Fear and hatred at CES

We were on the edge of convention somewhere around the Las Vegas hotel when the cold veggie wraps started to take hold from the hotel lobby. I remember saying something like “I’m feeling a little lightheaded; Maybe you’ll go ahead of me…” And suddenly there was a terrible roar all around us and the strip sounded like giant bats, all swooping and diving around the convention center.

And a voice was shouting: “What are these damn animals?” My wife took the camera by her neck and started taking pictures. “What are you screaming about?” He mumbled, staring into the viewfinder. “Never mind,” I said. I took out my iPhone, loaded up the CES app, and started looking for 3D Printing TechZone. I thought there was no point in mentioning those bats. Poor bastard will see them soon.

It was almost one, and we still had to go over a hundred yards. Those will be tough yards. Pretty soon, I knew, we would both be completely twisted. But there was neither going back nor time to rest. We have to ride it.

Exhibition hall presentations and glam-filled press announcements were already underway, and we had to go there by three to sit on the “Impacts of the 3D Printing Revolution” panel, which included Macor Technologies CEO Conor McCormack; MakerBot CEO Bre Pettis; Joel Emmons, an IP lawyer; Chris Milnes, inventor of the 3D printed plastic widget for using the Square payment tool for the iPhone; and led by Sean Capt. of TechNewsDaily.

A trendy 3D printing blog took care of the reservation… and I was, after all, a professional journalist; So I had an obligation to cover the story for good or bad.

The panel was the kind of stuff you’d expect, informing the hardcore enthusiast public about the revolution they started. Bre asked the crowd, whom I took in the field for novices, to raise their hands if they knew anyone who had a 3D printer. He estimated that 60% of the room raised a hand.

Just five years ago, MakerBot was the only 3D printer company coming to this CES gig to sport its wares, constantly explaining to traditionalists what 3D printing was all about in the first place. And now — well, now, I may have heard covariates saying what 3D printing really is and should be.

Some, out in the exhibition hall – TechZone – were already claiming their machines could print better resolution than the older MakerBot machines, having not seen what the new three could produce. There were new companies in the market working on faster, thinner 3D printers. For example, the Roblox was a FFF machine that used two extruder nozzles, one fine and one fast, to print at resolutions up to 20 µm.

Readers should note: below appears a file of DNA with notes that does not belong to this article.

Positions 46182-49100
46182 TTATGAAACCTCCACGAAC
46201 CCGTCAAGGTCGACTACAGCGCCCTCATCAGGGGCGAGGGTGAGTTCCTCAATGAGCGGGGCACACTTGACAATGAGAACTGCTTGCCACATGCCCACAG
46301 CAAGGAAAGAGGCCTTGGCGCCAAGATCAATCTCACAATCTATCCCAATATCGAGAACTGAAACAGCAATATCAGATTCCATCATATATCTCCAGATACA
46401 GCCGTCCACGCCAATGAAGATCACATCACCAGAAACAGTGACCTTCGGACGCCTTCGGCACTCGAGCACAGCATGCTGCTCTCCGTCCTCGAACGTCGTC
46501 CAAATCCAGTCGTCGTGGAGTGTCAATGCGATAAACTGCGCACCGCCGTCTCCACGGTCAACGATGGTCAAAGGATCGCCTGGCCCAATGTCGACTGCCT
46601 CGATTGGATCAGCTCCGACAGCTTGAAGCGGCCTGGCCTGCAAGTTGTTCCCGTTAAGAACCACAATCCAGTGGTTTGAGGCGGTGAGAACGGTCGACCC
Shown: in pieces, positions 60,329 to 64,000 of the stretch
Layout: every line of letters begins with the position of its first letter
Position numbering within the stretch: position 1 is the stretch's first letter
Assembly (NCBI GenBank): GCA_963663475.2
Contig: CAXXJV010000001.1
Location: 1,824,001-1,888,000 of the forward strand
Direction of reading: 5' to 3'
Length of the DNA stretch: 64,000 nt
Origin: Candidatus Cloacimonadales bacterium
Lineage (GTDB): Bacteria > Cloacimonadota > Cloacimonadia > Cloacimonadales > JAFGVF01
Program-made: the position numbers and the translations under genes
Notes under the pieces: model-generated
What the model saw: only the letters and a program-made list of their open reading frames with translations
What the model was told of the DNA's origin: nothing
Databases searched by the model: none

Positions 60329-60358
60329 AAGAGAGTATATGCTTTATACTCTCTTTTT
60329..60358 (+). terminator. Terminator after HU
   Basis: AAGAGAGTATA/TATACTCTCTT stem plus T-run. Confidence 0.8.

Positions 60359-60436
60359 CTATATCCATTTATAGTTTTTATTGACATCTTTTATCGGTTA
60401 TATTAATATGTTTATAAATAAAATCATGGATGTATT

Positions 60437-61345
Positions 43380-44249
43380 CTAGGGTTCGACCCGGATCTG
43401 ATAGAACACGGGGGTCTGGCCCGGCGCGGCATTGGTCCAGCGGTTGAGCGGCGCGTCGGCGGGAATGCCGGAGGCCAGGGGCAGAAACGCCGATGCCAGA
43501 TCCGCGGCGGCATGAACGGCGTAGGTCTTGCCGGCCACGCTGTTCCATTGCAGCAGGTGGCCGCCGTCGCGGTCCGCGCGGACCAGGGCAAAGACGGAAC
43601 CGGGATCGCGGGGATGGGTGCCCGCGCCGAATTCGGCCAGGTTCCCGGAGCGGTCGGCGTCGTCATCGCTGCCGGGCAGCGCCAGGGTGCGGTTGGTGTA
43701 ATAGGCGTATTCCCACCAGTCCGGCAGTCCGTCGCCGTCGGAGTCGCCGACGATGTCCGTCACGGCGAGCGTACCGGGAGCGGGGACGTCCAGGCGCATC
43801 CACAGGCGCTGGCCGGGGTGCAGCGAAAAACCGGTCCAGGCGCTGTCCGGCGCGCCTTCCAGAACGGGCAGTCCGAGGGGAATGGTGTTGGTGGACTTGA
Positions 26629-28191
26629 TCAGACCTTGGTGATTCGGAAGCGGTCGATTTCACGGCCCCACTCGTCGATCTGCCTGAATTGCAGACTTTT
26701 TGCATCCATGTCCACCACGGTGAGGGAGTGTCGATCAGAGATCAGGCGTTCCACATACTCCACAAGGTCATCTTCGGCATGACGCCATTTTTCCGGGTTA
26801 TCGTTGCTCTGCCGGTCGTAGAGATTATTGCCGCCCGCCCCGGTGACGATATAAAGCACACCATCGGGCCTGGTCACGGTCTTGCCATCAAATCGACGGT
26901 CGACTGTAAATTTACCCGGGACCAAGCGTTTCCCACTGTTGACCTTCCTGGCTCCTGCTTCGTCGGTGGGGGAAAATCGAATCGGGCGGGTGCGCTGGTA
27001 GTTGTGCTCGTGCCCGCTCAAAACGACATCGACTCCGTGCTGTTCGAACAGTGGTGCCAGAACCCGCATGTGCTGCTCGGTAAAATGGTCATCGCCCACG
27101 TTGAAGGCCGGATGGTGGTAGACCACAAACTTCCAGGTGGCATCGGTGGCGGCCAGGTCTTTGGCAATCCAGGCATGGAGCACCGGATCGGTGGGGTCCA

Keeping the extruder motor away from the actual print head, the print head zips from one end of the machine to the other before you can do what you call “additive manufacturing.” Both FSL3D and DWS Lab intend to outperform other machines with stereolithography technology.

FSL3D is like the little brother of FormLabs, only the two never met and my veggie wrapped brain is telling me they already hold a grudge. The DWS lab, based out of Italy, is using a stationary laser with rotating mirrors to outperform its SL competitors. They were selling industrial machines, but plan to go into the consumer market this spring with an impressive range of materials, including some elusive ceramics and rubber.

It was clear that things were beginning to change and that once-niche technology would soon be in the hands of everyday animals like me. And when we start whining and wheezing that this miraculous machine called a 3D printer can only print plastic, a company like 3D Systems will come along and create a 3D ceramic printer, a 3D Chinese printer, and a full-color desktop. Will announce 3D printers.

I was clearly in the middle of a veggie wrap-induced psychosis. Suddenly, the technology was kicked off five years into the future, with all other manufacturers looking like the wreck of last year. The company’s acquisitions over the past year made sense, the day we’d print everything we wanted and Exhibits A, B, and C would provide tangible, delicious proof that we’re getting there.

My wife and I met with the Occipital team, which launched Structure3D Sensor for iOS. They let us scan rooms, play with a virtual kitty cat in an augmented world unlike Vegas and even give us a glimpse of a future where facial recognition security checkpoints let us howl in our underground. I keep it closed. He made a deal to sell his technology to 3D Systems as iSense.

After telling us that they planned to establish a 3D app ecosystem, with accessible technology like the iPad to let people know what’s possible and a range of 3D sensing apps, we talked briefly about the acquisition. Key, told me with them that there were some companies that you want to get your start-up, that will give you fuel to pursue your ideas, and companies that you will regret.

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